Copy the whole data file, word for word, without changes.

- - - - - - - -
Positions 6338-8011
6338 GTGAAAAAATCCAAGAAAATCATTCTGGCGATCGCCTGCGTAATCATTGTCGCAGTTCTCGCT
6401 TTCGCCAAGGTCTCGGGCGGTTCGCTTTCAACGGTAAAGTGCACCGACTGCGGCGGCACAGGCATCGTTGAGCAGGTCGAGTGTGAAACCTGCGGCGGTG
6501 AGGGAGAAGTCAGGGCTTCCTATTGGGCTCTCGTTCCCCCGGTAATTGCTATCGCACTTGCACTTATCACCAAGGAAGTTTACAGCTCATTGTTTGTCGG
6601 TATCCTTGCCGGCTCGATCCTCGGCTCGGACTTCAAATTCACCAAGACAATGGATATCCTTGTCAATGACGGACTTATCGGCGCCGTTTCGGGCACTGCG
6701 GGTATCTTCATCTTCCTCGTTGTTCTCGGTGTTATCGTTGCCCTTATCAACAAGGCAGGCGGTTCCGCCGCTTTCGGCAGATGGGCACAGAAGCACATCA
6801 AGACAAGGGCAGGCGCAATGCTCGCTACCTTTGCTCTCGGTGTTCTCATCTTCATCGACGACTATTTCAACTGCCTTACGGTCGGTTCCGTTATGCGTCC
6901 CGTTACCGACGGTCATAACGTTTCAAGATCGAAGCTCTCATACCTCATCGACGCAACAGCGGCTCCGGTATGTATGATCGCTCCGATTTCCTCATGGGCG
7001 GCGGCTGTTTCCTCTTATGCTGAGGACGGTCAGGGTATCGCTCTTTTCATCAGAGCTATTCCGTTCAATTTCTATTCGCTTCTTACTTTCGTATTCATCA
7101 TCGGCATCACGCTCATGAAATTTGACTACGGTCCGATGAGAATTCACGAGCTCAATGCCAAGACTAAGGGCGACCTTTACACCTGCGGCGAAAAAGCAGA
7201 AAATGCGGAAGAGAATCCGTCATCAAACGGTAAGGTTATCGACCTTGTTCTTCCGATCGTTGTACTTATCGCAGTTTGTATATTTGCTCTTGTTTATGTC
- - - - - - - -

Positions 6338-8011
6338 GTGAAAAAATCCAAGAAAATCATTCTGGCGATCGCCTGCGTAATCATTGTCGCAGTTCTCGCT
6401 TTCGCCAAGGTCTCGGGCGGTTCGCTTTCAACGGTAAAGTGCACCGACTGCGGCGGCACAGGCATCGTTGAGCAGGTCGAGTGTGAAACCTGCGGCGGTG
6501 AGGGAGAAGTCAGGGCTTCCTATTGGGCTCTCGTTCCCCCGGTAATTGCTATCGCACTTGCACTTATCACCAAGGAAGTTTACAGCTCATTGTTTGTCGG
6601 TATCCTTGCCGGCTCGATCCTCGGCTCGGACTTCAAATTCACCAAGACAATGGATATCCTTGTCAATGACGGACTTATCGGCGCCGTTTCGGGCACTGCG
6701 GGTATCTTCATCTTCCTCGTTGTTCTCGGTGTTATCGTTGCCCTTATCAACAAGGCAGGCGGTTCCGCCGCTTTCGGCAGATGGGCACAGAAGCACATCA
6801 AGACAAGGGCAGGCGCAATGCTCGCTACCTTTGCTCTCGGTGTTCTCATCTTCATCGACGACTATTTCAACTGCCTTACGGTCGGTTCCGTTATGCGTCC
6901 CGTTACCGACGGTCATAACGTTTCAAGATCGAAGCTCTCATACCTCATCGACGCAACAGCGGCTCCGGTATGTATGATCGCTCCGATTTCCTCATGGGCG
7001 GCGGCTGTTTCCTCTTATGCTGAGGACGGTCAGGGTATCGCTCTTTTCATCAGAGCTATTCCGTTCAATTTCTATTCGCTTCTTACTTTCGTATTCATCA
7101 TCGGCATCACGCTCATGAAATTTGACTACGGTCCGATGAGAATTCACGAGCTCAATGCCAAGACTAAGGGCGACCTTTACACCTGCGGCGAAAAAGCAGA
7201 AAATGCGGAAGAGAATCCGTCATCAAACGGTAAGGTTATCGACCTTGTTCTTCCGATCGTTGTACTTATCGCAGTTTGTATATTTGCTCTTGTTTATGTC